When you say that you eat fat, most of you, myself included, think about hamburgers, butter, cake, French fries or other foods that are considered to be unhealthy or not very good for you to eat. It’s time to change that view you have on fat!
Fat can, and is, good for you. In fact, it is an essential part of your diet and it is needed to keep vital functions in your body running. It is also a major source of energy and helps the body to absorb some vitamins and minerals. So there is really no need for you to look for the low-fat options if you have calculated your macronutrient intake you can easily go for the full-fat option.
If you are unsure how to calculate your daily nutrient intake, there are plenty of calculators on the Internet, such as this one.
The bad reputation that fat has gotten is possibly due to the fact that the body stores excess energy (fat is very high in calories, hence a lots of energy) as body-fat and, in a world where looks and your perceived persona is somewhat measured by your amount of body-fat, this played right into the hands of the low-fat products manufactures.
In fact, people did not get healthier by switching to low-fat options; this is most likely a result of people cutting all fats, including the good ones.
If you are uncertain about what fats to eat or if you wonder what the difference between fat and fatty acid is, then this post will most likely explain that to you. When you have finished reading it you will be more aware of good fats and bad fats and how you can incorporate the good fats into your diet.
At first, you might not like the idea of eating fat or incorporate fat into your diet. If you continue reading I will assure you that by the time you are at the end of this post your doubts will be gone.
So what is fat, you ask? Well without diving deep into the chemistry pond, fat is one out three macronutrients. The other two being carbohydrates and protein.
Fat is a molecule consisting of one, two or three fatty acid (more on those later) chains that are bound together by glycerol. Depending on the number of fatty acid chains the molecules are called monoglycerides, diglycerides, and triglycerides. The one that you find in food is triglyceride. If you want to know more about the chemistry of fat you can have a read about fat on Wikipedia.
Why you should eat fat
As mentioned earlier fat is a major source of energy for your body, but it also helps out to insulate body tissue, creating a cushion like layer around your internal organs so that they feel comfortable, and transport vitamins that are fat soluble in the blood.
So how much fat should you eat? This depends on your goals, and what you want to achieve with your diet and/or training. As a rule of thumb, a normal person on a 2000 calorie diet should consume somewhere between 400 and 700 calories of fat per day. Fat contains about nine calories per gram so in this case, the daily intake should be around 44 to 78 grams. But again, you should try to find the right amount for your body.
Different people burn a different amount of calories, it can be because they work out, or maybe they have very active jobs. Either way, you need to find the right balance for you and don’t stare too much at this rule of thumb (I am well aware of the paradox of bringing up a rule of thumb and then tell you to find your own, but I think it will point you out in the right direction).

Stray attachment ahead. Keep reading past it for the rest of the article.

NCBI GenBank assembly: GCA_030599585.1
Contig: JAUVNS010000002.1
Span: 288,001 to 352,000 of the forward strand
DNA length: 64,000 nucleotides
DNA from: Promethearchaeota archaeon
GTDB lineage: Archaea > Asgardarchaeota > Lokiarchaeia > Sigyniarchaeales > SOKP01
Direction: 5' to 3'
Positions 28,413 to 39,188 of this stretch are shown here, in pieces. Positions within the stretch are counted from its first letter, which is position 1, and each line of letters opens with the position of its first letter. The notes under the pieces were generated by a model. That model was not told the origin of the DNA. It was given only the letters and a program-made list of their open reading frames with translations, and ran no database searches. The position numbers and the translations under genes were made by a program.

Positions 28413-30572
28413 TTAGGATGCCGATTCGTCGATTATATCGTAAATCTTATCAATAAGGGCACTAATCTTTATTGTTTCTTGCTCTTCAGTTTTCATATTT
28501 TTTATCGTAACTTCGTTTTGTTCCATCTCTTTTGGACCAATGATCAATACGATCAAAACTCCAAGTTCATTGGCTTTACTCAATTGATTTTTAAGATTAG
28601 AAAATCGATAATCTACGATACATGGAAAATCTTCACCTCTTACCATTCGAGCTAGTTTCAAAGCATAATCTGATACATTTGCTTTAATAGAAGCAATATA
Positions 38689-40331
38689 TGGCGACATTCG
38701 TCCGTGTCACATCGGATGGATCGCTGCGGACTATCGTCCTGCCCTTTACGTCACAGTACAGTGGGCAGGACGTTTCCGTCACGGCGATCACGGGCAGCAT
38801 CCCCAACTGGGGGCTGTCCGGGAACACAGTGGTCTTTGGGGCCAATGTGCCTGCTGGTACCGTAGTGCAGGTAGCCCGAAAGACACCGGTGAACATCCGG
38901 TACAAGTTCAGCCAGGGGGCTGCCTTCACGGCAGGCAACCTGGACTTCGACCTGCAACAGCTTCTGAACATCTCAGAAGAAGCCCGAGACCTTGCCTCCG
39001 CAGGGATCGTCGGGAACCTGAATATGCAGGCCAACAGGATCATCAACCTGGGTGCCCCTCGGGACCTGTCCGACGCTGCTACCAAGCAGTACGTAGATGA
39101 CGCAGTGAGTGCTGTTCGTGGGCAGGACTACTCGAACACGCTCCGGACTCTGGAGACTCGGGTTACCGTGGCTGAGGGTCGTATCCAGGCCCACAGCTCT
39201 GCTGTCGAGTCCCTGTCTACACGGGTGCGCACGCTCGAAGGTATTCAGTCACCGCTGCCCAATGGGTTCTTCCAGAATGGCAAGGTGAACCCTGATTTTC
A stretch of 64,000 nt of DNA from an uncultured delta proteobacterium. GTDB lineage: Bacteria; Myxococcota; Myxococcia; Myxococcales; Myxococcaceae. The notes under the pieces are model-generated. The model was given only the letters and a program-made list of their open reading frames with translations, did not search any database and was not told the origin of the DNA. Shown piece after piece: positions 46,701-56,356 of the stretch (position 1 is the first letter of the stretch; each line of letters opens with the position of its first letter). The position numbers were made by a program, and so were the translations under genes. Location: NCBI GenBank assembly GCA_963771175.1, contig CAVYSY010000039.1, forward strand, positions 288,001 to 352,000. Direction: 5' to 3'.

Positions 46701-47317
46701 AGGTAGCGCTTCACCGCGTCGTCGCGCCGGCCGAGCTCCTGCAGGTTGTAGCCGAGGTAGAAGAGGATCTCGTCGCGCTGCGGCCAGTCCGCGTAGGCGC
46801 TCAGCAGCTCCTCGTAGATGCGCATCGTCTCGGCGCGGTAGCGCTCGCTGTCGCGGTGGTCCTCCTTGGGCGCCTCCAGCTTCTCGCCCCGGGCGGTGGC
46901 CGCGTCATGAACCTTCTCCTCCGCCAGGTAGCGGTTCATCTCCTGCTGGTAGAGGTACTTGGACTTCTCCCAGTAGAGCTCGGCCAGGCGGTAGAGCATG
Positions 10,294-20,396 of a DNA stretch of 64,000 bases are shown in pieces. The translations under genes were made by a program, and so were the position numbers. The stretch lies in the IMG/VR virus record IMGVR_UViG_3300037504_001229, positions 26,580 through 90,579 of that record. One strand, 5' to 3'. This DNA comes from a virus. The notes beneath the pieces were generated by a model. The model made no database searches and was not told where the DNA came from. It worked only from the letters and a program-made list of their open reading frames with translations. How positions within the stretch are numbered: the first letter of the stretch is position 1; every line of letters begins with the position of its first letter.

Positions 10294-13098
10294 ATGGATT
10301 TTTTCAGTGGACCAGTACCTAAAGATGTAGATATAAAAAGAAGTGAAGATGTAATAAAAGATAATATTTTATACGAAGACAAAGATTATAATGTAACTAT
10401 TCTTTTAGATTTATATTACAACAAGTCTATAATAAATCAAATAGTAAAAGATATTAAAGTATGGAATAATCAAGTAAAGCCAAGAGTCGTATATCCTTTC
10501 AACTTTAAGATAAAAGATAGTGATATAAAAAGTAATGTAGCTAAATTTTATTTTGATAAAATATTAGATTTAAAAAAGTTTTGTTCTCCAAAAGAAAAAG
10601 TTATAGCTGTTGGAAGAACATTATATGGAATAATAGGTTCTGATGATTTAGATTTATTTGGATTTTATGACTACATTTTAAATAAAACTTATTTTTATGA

When it comes to fat, you can say that you have three different types; Good fats, In-between fats, and bad fats. You should always aim for the good fats (obviously) and avoid the bad fats altogether. If you continue reading I will explain to you why. Let’s start out with the bad fats and why you should avoid them.
The worst type of dietary fat there is out there is known as trans-fat. Food makers added it to their product to prolong the shelf life of the product. From the beginning, trans-fat was a by-product from a process known as hydrogenation, in which healthy oils are turned into solids to prevent them from getting old and rancid. In this process, you create a chemical reaction between hydrogen and the vegetable oil using a heavy metal (mainly nickel, palladium or platinum).
If you eat foods containing trans-fat you will increase bad cholesterol (LDL) and reduce the more beneficial cholesterol (HDL) in your bloodstream. Trans-fats are also linked to heart disease; stroke and they will make you more insulin resistant which will increase your risk of developing type 2 diabetes.
Even very small amounts of trans-fats can have very bad consequences on your health, so you do best in avoiding it all together. Trans-fats have no health benefits at all and luckily these bad fats are fast becoming rarer and rarer in the food shops.
This here is what is referred to as saturated fats. Saturated fats are commonly found in animal fat products such as cream, cheese, butter, and meat. Saturated fats can also be found in vegetable products such as coconut oil and palm kernel oil. High consumption of saturated fats can put you at risk of raising the bad cholesterol (LDL), which can lead to heart disease.
So is bad for you? Unlike trans-fats, that really should be avoided at all costs, saturated fats are ”ok” to a certain extent. You should be aware that high consumption most likely will have bad implications for your health, but if you keep it on a low level you should be all right.